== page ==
If you don’t have a pet at home, not a problem: from checking out the pooches in the local park to getting to know animals at the zoo or city farm, there are plenty of ways to add animal love to your child’s life.

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Let them play with dolls

We often dismiss children playing with their dolls as just play, but it’s so much more than that: they care for their dolls, dressing them, bathing them, soothing them. They act out real life events through their dolls, like being in school or at the doctor’s office. Kids also confide in dolls, telling them their interests and even their worries.

Free play with dolls can be hugely beneficial to kids - and it boosts empathy, too, from reenacting caring scenarios with their dolls to helping children practice acts of kindness that they start to internalise.

Dr. Borba encourages parents to prompt their children as they play, saying things like: “Daisy can’t find her guitar. How can Barbie help?” or “Ned looks lonely and left out. What would you want someone to say if you were lonely? What can Ted do?”

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Let them see other perspectives and experiences

As important as it is for kids to see themselves reflected in books and toys, it will also help their social skills if they’re exposed to characters from different backgrounds and environments.

Buy them books with protagonists of a different gender, race, cultural background, sexual orientation and age, and give them dolls and toys that feature differently abled bodies or a different skin colour to their own.

These books and toys will help them to get inside the heads of those living totally different lives to theirs. Take it to the next level and engage your child in conversation about the differences and similarities between themselves and these toys.

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Praise them for the effort, not the outcome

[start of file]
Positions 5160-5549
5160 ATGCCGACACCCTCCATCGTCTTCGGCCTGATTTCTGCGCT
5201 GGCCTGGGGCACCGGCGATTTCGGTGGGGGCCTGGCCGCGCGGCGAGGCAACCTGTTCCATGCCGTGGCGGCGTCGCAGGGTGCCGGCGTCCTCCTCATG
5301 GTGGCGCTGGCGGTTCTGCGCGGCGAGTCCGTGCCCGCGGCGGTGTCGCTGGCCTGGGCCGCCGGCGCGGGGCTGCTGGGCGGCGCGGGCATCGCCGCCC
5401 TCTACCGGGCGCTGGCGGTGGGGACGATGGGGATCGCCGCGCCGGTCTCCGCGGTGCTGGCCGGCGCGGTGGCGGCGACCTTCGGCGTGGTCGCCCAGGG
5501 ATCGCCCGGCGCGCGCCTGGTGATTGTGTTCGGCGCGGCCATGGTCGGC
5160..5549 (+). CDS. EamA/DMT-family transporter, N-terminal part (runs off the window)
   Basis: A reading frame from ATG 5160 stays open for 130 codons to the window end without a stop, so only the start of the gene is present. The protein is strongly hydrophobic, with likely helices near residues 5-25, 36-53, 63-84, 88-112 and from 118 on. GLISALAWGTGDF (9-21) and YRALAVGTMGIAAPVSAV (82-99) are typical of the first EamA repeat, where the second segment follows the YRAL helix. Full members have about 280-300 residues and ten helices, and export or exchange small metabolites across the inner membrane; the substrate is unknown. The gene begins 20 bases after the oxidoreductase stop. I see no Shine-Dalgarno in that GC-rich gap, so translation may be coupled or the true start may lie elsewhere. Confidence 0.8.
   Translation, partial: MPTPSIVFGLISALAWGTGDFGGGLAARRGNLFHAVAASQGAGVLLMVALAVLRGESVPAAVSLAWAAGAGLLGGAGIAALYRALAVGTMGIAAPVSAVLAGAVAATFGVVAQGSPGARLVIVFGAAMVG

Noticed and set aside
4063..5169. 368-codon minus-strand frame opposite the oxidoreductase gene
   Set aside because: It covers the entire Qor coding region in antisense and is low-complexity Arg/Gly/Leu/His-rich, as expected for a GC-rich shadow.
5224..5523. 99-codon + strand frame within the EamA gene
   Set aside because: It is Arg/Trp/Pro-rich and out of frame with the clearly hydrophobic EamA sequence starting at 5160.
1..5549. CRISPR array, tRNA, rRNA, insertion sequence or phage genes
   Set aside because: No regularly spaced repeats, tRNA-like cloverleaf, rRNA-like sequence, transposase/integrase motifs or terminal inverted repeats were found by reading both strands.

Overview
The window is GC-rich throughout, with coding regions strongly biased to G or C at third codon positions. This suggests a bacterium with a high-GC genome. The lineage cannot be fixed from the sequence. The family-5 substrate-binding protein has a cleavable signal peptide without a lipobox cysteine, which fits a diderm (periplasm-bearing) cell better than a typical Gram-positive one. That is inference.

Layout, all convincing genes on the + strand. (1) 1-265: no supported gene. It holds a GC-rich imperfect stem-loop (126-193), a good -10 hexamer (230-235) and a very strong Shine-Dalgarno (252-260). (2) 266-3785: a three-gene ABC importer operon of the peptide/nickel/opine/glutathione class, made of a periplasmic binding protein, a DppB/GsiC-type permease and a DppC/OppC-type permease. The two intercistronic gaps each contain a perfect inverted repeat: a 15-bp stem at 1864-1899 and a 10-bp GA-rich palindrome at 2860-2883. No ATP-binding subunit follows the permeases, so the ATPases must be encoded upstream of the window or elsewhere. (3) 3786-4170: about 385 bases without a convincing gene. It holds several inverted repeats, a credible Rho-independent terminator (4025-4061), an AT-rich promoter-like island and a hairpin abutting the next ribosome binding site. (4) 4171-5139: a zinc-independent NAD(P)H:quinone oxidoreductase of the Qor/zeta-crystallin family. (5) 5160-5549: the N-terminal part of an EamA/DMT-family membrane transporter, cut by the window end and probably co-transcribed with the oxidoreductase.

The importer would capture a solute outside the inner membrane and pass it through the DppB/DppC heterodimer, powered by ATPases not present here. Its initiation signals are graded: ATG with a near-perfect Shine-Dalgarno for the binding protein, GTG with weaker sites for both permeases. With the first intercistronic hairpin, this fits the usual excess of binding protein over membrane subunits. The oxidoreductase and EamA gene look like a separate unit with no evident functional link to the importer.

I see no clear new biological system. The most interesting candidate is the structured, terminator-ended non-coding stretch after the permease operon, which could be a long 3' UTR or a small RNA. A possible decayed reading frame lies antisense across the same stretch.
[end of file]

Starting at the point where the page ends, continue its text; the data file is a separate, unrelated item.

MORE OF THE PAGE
We live in a results-orientated society so it’s tempting to get excited when our kids succeed, coming first in the spelling bee, winning the running race, being chosen for the singing solo.

However, instilling confidence in a child isn’t about making them happy when they achieve something they’re excited about - rather, it’s about making them feel good about themselves even when they don’t.

Give your child positive affirmations when they’re kind, when they share with a sibling, when they try hard for something… that will help give them a sense of self worth that exists whether or not they ultimately win the prize.

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Don’t let them get their way all the time

In the moment - especially the moment of a full-blown, raging tantrum - giving in to your child and letting them get what they want might feel like the easiest solution. In the long run, they will struggle as a result, and it will undermine their confidence because the real world doesn’t work that way.

In order to be truly empathetic, kids need to feel frustrated and disappointed sometimes - and they also need to understand that other people have feelings that need to be respected.

The earlier children can learn these diplomacy and conflict resolution skills, the better placed they are for future confidence.

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Listen to them when they speak to you

Listening isn’t always the easiest skill to learn as a parent, especially when we’re trying to finish up a report, help a child with homework and get dinner ready, all while our child is talking animatedly about their school day.

So, put down the devices, look your child in the eye - and really engage with what they’re saying. It helps to model empathy for your child and will also improve your little one’s self-esteem. Plus, you could learn a thing or two from that amazing little person next to you.